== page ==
Cao Gou Jiu is reputed to have been the brother of a 10th century Song Empress, the uncle to the Emperor of the Song Dynasty and the son of a military commander. His attribute, the castanets, are thought to be derived from the pass that gave him free access to the palace, a benefit of his rank. He is also attributed with a jade tablet, which can purify the air. He is represented by wearing formal court dress, always the finest dress among all Eight Immortals, and carrying castanets. Cao Gou Jiu is the patron deity of actors.

Li Tie Guai
The Iron-Crutch Li
Because of his great skill at magic, Li Tie Guai, was able to free his soul from his body and aid and meet others in the celestial realm. Li Tie Guai, a good looking man used his skill frequently. Once, while his spirit was gone from his body, a disciple decided that Li Tie Guai was dead and burned his body as was traditional. When Li Tie Guais soul returned from its travels, he was forced to enter the body of a beggar. He is represented as a lame beggar carrying a double gourd. The gourd, symbolising longevity and the ability to ward off evil, has a cloud emanating from it. The cloud represents the soul, depicted as a formless shape. The gourd represents also helping the needy and relieve the distressed. Sometimes Li Tie Guai is pictured riding the qilin. Li Tie Guai is the emblem of the sick.

Lan Cai
The Immortal Hermaphrodite
Lan Cai is said to have wandered the streets as a beggar while singing a song about the brevity of mortal life. Her/his attribute is a basket of flowers associated with longevity, which she/he carries to remind viewers of the transience of life and with which she/he can communicate with gods. She/he is variously portrayed as a youth, an aged man, or a girl; in modern pictures generally as a young boy. She/he is represented by wearing a tattered blue gown and only one shoe. Lan Cai is the patron deity of florists.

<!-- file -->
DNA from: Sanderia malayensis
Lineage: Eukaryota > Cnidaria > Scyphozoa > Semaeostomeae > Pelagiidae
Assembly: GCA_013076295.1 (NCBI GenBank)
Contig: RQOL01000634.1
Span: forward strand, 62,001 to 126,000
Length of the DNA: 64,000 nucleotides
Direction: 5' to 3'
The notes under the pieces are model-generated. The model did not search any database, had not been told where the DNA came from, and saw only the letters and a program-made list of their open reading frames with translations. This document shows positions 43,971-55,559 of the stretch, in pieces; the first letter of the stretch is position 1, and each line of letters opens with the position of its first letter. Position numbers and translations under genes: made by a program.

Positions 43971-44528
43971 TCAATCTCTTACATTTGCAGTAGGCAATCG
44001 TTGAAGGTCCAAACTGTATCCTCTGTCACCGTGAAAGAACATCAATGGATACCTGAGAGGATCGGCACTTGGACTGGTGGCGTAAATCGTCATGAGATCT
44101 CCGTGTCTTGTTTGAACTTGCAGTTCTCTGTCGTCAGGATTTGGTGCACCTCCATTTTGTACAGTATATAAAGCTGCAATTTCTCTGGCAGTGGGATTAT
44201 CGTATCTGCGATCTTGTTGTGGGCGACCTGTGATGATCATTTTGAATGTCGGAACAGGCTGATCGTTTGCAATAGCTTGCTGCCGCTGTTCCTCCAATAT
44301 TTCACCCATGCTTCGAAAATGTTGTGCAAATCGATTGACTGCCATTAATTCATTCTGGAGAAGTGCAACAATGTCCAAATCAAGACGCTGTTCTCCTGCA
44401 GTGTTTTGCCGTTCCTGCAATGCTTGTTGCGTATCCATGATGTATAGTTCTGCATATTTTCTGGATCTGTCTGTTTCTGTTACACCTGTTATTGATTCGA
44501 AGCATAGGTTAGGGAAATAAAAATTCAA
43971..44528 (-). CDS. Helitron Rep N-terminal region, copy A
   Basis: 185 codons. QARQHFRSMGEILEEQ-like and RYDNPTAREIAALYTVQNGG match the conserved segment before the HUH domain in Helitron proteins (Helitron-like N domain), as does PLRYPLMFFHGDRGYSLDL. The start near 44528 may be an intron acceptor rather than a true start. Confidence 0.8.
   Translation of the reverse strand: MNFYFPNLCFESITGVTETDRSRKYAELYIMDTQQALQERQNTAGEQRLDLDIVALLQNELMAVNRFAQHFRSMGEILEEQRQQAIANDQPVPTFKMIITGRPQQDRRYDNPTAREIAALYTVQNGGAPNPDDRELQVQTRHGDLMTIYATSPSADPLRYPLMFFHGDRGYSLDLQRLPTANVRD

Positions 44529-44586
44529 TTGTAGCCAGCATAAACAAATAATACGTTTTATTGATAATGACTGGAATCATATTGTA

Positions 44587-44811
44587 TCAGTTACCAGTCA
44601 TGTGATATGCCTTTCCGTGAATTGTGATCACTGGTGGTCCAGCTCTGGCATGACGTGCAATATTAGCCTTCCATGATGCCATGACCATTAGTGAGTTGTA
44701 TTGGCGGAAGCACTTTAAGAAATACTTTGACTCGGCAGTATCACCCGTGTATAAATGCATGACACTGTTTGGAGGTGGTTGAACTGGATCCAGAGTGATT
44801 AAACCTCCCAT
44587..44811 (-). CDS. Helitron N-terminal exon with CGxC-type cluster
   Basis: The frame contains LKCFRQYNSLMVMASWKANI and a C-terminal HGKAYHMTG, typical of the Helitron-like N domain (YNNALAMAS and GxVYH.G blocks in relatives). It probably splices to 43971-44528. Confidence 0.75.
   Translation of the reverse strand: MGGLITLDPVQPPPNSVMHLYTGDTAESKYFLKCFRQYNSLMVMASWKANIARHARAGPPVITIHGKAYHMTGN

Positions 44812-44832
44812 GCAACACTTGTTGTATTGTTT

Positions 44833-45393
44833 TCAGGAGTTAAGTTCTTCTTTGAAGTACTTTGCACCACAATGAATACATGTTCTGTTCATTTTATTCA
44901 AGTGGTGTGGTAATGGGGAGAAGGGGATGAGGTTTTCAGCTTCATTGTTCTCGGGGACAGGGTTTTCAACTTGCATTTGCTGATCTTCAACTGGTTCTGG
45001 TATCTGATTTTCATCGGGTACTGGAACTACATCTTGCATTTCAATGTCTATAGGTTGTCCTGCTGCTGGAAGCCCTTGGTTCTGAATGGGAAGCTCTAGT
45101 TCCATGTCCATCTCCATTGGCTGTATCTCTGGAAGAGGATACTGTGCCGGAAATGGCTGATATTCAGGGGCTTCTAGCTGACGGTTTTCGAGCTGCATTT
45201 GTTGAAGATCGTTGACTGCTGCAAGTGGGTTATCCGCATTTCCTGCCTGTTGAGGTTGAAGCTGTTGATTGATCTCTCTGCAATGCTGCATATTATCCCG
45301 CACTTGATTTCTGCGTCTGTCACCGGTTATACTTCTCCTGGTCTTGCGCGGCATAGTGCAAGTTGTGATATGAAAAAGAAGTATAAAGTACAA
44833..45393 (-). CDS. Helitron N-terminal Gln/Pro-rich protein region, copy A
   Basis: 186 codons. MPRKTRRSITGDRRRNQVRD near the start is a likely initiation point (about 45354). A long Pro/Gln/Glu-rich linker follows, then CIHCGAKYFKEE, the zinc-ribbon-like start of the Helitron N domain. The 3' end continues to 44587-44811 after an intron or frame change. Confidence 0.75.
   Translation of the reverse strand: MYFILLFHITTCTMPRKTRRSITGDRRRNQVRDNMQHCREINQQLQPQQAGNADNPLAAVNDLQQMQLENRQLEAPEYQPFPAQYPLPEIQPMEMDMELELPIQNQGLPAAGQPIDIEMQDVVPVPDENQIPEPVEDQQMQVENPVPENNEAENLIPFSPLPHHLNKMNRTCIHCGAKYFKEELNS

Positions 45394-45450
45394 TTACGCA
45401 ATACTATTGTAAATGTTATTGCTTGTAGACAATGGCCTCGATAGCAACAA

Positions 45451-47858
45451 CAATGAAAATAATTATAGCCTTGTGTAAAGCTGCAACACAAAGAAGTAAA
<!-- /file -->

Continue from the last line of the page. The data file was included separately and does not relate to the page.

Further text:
L Dongbin
The Chief leader
L Dongbin was an 8th-century scholar, who learned the secrets of Taoism from Zhuang Lin Quan. Dressed as a scholar, he is honoured as such. His attribute, the sword, which can subdue the evil, allowed him to travel the earth slaying dragons and fighting evil. He is represented with a sword on his back and a fly brush in his hand. L Dongbin is also the patron deity of barbers.

Han Xiang Zi
The Philosopher Han Xiang
Han Xiang Zi is said to have been the nephew of Han Y, a famous scholar of the 9th century. Among his special skills was the ability to make flowers bloom instantaneously and smooth wild animals. His attribute is the flute, which can cause growth. He is represented as a Happy Man. Han Xiang Zi is the patron saint of musicians.

Zhang Guo Lao
The Elder Zhang Guo
Zhang Guo Lao is reputed to have been a recluse of the 7th or 8th century. He travelled with a white mule that could go incredible distances and then be folded up and placed in a wallet. Zhang Guo Lao had only to sprinkle water to the mule to reconstitute it for further use. Zhang Guo Lao's attribute is a drum made of a bamboo tube with two rods with which to strike it. The drum can cure life. He is represented as an old man riding the mule, at times riding backwards. Zhang Guo Lao is the emblem of old men.

Zhongli Quan
Zhongli Quan was reputed to have lived during the Zhou dynasty (1122-256 BC). Among his many powers were transmutation and the knowledge of the elixir of life. His attribute is a fan, which can bring the dead back to life. He is represented as a Fat Man with his bare belly showing. Zhongli Quan represents the military man.

Chinatown Plaza Patong

Chinatown Plaza Patong

Chinatown Plaza Patong